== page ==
Cheese Guides

cheese guide
"Each type of cheese reveals a pasture of a different green, under a different sky." - Italo Calvino

All About Cheese

The global cheese market is expected to witness high growth rate over next six years. And it's easy to imagine this when we think of the goodness of dairy products! Perfect for every meal, eaten alone or used in delicious recipes, both sweet and savory. Are you wondering how many types of cheese are there in the world? Difficult questions.

There are thousands of types of cheese, with different characteristics of taste, type of milk, texture, hardness, seasoning, place of origin, production techniques and so on.

Sensibus offers a wide variety of cheeses, a selection that arises from a process of evolution of taste and from the constant search for quality in food, an aspect deeply linked to the territory of origin.

But we also want to guide you in the choice of the right cheese, and give you tips and sugesstions on how to use cheeses.

Read our guide to cheeses and learn how to recognize them, how to enhance their flavor, and start an amazing journey in the places where they are made thanks to the ancient knowhow of dairymen.

Let's start this experience of knowledge and taste with a useful classification of cheeses.

cheese knives

A Cheese Knife Guide: How to Cut Cheese

Better a smooth or serrated blade to cut cheese? Should you cut it across or vertically? Here are some tips to make one of the most delicate operations in the kitchen.

buffalo mozzarella

Buffalo Cheese: Not Only Buffalo Mozzarella

Buffalo mozzarella is not the only cheese produced in Italy with water buffalo's milk. Let's see more buffalo cheeses you can use in your recipes or in your cheese board.

percorino vs parmigiano

Pecorino vs Parmesan: What's the Difference?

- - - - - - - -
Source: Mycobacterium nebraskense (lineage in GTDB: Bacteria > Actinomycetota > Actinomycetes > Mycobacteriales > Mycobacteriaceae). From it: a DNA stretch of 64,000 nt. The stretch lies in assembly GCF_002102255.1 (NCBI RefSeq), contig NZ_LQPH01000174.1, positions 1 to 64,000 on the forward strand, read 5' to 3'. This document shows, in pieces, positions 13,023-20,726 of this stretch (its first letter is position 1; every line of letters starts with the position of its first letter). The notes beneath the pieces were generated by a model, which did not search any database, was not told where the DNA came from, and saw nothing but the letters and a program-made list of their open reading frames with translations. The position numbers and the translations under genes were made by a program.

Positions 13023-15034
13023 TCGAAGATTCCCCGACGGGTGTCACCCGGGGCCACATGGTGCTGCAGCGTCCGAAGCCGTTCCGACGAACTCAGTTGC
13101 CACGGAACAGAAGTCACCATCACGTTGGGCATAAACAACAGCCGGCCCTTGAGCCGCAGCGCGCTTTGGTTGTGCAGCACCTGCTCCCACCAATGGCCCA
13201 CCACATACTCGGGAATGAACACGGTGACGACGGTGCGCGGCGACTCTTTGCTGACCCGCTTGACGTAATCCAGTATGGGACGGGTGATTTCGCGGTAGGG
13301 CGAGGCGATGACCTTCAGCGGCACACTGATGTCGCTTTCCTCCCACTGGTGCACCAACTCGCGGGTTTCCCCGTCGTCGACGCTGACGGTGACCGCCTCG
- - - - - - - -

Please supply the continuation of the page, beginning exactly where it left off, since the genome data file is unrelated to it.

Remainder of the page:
What's the difference between Pecorino and Parmigiano? Discover how to distinguish these two Italian cheeses, and how to serve them or use in recipes.

Now, let's start this head-to-head: Pecorino Romano vs Parmigiano Reggiano.

Bloomy Rind Cheese

Bloomy Rind Cheese

Bloomy rind cheeses are those raw milk cheeses that during the processing are treated with special molds. These molds give the crust a typical soft texture and a whitish color from which the name.

how to store cheese

The Best Way to Store Cheese in the Fridge

All about how and where to store the cheese to avoid mold, and how long you can keep cheese in the fridge before consuming.

Blue Cheese

Blue Cheese

Blue cheeses are produced thanks to the addition of Penicillium Roqueforti or Penicillium Glaucum molds in the cheese paste. Disover Sensibus amazing selection of Blue cheeses!

Parmigiano Hard Cheese

Hard Cheese

Hard cheeses deserve a place of honour on our tables and in the kitchen. Percect as table cheese or in recipes they are long aged, crumbly and dry.

Semi-Soft Cheeses

Semi-Soft Cheeses

Semi-soft cheeses are those whose water content is generally between 36% and 45% and undergo an average aging process. Discover more about semi-soft cheese!

Soft Cheeses

Soft Cheeses

Taleggio, Brie, Camembert, Stracchino are just some examples of soft cheeses. Read our guide to disover everything about soft cheeses.

Main Cheese Types

Soft Cheeses

Stracchino, Robiola, Gorgonzola... These are some of the most common soft cheeses in Italy.
Characterized by a high content of moister (between 45 and 70%) which makes them soft, these cheeses are often subjected to a short aging, which may last from a few days up to a few weeks or two or three months.

Fresh Cheeses

They have delicate flavor and aroma, a white color and soft texture. Fresh cheeses are ready to be eaten immediately after production, without any curing stage or maturation.
Mozzarella, Burrata, first salt, Tomini are some of the most popular fresh cheeses in the world. For their freshness they are particularly appreciated in summer, also in salads and fresh dishes.

Semi-Firm Cheeses

Provolone, Caciocavallo, Toma ... and the list could be endless! Semi-firm cheeses owe their texture and flavor to an aging period which can last up to six months.
They feature a firmer texture than that of soft cheese and a stronger flavor. Their moisture content is between 35 and 45%

Hard Cheeses

And finally herer we are with hard cheeses. Grana Padano, Parmigiano Reggiano and Pecorino Romano, just to mention a few. These cheeses can be aged for many months (up to three years) and during ripening are enriched with unique flavors which change according to the regional gastronomies.
Appreciated by all the great cooks, they are excellent as table cheeses or to enrich many dishes.


Main image: Types of Cheese, CC BY-ND 2.0